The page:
Difficulty is directly related to Bitcoin mining (see mining below), and how hard it is to verify blocks in the Bitcoin network. Bitcoin adjusts the mining difficulty of verifying blocks every 2016 blocks. Difficulty is automatically adjusted to keep block verification times at ten minutes.



This is a measure of how difficult it is to find a new block compared to the easiest it can ever be. By definition it is the maximum target divided by the current target. This number determines how difficult it is to hash a new block. It is related to the maximum allowed number in a given numerical portion of a transaction block’s hash. The lower the number, the more difficult it is to produce a hash value that fits it. Difficulty varies based on the amount of computing power used by miners on the Bitcoin network. If large numbers of miners leave the network, the difficulty would decrease. Thus far, however, Bitcoin’s growing popularity has attracted more computing power to the network, meaning the difficulty has increased. Difficulty is used in two Bitcoin rules: 1) every block must meet a difficulty target to ensure a ten minute interval between blocks and 2) transactions are considered confirmed only when belonging to a main chain which is the one with the biggest cumulative difficulty of all blocks. As of September 5, 2013 the difficulty was 86 933 018 and grows by 20-30% every two weeks. On average, a block is produced every ten minutes. However, the number of miners and the amount of computing power does not remain constant. As Bitcoin becomes more popular, greater computing power means a reduction in the amount of time it takes to produce a block. Therefore, at regular periods, the difficulty of the problems miners must solve to produce a block is recalculated to keep the rate of block production at about ten minutes. Every 2016 blocks, Bitcoin adjusts the difficulty of verifying blocks based on the time it took to verify the previous 2016 blocks. The difficulty is adjusted so that given the average estimated computing power of the entire Bitcoin network, only one block will be verified on average every ten minutes for the next 2016 blocks. The difficulty is usually expressed as a number, optionally accurate to many decimal places. ( For example, in block 100,000 the difficulty was expressed as 14,484.162361.) The difficulty is inversely proportional to the hash target, which is expressed as a hex number with approximately 50 digits, and is the number under which a block’s generated hash must be to qualify as an officially verified block. The hash target is equal to ((65535<<208/difficulty). Mining consists of attempting to find a hash of: the previous block, the current set of un-blocked transactions, a transaction indicating where the block reward plus fees should be paid, and a nonce (number once used). Since any change to the nonce will randomly change the resulting hash, mining involves trying trillions of different nonce values in order to find a hash that is numerically below the current difficulty number, thereby solving the block. In theory the first hash tried could solve the current block. But that is unlikely in practice. Every hash has an equal chance of solving a block. So, while there is an average time to solve a block, theoretically there is no limit to the length of time it might take to solve a block. Difficulty is also often called block difficulty, hash difficulty, verification difficulty, or the difficulty of generating bitcoins.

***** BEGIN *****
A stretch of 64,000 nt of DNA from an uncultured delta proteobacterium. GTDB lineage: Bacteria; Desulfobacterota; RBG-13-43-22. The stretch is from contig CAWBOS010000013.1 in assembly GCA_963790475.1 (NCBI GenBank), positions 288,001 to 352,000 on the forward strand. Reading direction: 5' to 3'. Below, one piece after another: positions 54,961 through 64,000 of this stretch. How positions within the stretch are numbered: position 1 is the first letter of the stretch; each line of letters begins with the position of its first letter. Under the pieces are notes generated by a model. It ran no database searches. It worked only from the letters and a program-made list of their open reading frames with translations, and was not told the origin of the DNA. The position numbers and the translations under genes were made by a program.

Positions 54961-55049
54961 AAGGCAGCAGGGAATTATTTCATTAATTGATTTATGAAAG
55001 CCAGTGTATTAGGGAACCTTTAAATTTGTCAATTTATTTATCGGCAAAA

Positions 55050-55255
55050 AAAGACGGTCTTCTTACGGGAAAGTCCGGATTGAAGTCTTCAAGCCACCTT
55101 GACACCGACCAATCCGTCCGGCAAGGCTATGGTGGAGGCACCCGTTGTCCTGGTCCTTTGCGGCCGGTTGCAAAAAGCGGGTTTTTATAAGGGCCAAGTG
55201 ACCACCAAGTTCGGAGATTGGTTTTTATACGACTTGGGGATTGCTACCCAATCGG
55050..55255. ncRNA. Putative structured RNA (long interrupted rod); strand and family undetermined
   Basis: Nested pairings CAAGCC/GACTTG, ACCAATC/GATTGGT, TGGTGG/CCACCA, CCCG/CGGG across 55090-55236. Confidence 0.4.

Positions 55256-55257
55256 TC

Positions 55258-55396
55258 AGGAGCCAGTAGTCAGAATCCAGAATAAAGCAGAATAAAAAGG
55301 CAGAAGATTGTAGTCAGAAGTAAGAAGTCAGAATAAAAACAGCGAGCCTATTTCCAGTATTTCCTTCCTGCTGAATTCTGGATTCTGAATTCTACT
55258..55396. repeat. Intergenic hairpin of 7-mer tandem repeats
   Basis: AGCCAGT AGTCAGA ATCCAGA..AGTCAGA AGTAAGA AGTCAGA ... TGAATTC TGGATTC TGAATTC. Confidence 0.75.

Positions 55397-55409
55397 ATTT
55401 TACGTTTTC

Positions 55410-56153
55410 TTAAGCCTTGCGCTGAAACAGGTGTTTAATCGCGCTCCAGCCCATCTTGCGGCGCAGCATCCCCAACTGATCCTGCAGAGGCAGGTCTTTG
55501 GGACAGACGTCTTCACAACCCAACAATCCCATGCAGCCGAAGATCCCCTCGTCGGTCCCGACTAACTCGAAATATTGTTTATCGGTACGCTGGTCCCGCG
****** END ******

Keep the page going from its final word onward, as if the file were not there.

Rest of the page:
Malone, J.A (2015). Glossary of Bitcoin Terms and Definitions. United States: Lulu Press, Inc

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